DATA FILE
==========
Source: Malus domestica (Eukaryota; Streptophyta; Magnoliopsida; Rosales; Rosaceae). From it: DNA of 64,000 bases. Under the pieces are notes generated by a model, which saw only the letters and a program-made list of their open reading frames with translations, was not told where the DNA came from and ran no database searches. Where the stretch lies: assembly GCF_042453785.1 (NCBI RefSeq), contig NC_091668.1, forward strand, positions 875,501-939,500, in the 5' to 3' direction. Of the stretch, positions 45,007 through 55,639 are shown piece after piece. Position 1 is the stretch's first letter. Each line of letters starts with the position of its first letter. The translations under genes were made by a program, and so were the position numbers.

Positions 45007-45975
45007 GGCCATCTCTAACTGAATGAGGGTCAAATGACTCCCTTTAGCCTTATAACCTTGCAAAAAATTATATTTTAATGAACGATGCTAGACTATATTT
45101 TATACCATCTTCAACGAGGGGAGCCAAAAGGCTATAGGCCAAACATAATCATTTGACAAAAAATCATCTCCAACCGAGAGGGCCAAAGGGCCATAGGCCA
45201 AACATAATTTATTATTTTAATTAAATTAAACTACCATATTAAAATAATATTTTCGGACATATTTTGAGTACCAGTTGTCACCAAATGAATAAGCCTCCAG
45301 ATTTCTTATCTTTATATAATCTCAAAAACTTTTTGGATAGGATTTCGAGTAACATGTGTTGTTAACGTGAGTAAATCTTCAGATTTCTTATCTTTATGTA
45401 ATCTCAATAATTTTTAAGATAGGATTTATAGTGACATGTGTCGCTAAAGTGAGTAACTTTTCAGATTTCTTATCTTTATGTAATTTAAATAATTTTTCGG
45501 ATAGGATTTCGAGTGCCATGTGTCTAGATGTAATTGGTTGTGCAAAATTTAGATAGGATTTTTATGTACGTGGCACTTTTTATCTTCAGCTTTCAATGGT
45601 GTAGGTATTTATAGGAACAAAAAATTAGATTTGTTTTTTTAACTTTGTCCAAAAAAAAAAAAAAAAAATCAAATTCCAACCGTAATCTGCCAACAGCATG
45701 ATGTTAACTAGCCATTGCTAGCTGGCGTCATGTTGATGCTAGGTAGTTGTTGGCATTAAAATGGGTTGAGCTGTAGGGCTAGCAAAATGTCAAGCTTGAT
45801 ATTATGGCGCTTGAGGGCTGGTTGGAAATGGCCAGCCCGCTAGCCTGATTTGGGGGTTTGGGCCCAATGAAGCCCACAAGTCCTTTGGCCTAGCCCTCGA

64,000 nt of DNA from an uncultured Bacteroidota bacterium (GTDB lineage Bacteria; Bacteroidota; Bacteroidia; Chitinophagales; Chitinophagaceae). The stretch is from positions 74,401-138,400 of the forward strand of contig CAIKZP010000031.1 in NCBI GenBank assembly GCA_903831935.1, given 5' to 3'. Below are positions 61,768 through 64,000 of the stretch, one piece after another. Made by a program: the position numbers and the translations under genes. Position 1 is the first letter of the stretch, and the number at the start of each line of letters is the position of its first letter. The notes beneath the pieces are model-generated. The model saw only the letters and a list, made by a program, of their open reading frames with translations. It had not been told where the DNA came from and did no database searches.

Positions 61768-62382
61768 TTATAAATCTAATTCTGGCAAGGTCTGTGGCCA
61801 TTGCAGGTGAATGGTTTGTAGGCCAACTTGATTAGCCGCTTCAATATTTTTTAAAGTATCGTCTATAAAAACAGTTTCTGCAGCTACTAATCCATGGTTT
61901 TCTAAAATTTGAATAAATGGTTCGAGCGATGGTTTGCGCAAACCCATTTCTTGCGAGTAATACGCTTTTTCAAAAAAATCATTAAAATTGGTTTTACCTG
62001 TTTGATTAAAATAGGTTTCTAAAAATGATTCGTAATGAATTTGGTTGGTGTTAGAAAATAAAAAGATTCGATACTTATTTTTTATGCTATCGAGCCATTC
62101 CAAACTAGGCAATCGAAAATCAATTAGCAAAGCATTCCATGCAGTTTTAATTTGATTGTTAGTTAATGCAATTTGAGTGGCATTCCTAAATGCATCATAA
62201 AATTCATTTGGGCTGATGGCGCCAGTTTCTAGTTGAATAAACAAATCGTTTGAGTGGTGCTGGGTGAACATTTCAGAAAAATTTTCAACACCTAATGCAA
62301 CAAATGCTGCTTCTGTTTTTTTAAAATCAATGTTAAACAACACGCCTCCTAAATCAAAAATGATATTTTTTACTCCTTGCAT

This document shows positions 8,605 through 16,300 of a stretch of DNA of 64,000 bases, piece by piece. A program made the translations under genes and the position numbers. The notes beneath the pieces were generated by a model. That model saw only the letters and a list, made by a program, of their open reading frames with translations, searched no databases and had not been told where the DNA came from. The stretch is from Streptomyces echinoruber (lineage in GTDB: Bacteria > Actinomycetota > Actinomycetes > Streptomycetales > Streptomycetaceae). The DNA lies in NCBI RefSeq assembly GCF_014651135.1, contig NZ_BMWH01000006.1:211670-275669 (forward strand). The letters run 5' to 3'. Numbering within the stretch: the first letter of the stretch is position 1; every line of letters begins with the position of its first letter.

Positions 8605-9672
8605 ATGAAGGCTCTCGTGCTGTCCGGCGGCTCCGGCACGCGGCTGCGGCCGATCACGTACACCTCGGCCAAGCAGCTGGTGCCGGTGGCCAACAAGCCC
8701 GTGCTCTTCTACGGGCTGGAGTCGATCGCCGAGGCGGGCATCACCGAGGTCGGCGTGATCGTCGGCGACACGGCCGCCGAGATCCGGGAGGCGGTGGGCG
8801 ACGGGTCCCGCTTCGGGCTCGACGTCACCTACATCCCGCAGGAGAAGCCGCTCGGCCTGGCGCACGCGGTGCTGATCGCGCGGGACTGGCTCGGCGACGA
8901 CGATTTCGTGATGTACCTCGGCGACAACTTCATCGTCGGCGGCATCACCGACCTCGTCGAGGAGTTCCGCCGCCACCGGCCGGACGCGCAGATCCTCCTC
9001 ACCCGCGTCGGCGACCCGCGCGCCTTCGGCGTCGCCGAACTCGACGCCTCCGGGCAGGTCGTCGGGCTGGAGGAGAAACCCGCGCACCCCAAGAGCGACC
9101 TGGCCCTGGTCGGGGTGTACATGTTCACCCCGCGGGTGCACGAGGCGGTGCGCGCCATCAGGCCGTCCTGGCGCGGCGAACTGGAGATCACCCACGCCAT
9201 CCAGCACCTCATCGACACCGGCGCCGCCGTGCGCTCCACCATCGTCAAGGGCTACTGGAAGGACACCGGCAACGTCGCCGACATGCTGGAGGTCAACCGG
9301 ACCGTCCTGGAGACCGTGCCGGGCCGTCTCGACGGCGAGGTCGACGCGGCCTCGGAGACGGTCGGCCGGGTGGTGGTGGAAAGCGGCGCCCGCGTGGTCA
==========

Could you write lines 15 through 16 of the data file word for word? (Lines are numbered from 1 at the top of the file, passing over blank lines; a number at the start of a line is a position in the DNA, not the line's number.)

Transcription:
61801 TTGCAGGTGAATGGTTTGTAGGCCAACTTGATTAGCCGCTTCAATATTTTTTAAAGTATCGTCTATAAAAACAGTTTCTGCAGCTACTAATCCATGGTTT
61901 TCTAAAATTTGAATAAATGGTTCGAGCGATGGTTTGCGCAAACCCATTTCTTGCGAGTAATACGCTTTTTCAAAAAAATCATTAAAATTGGTTTTACCTG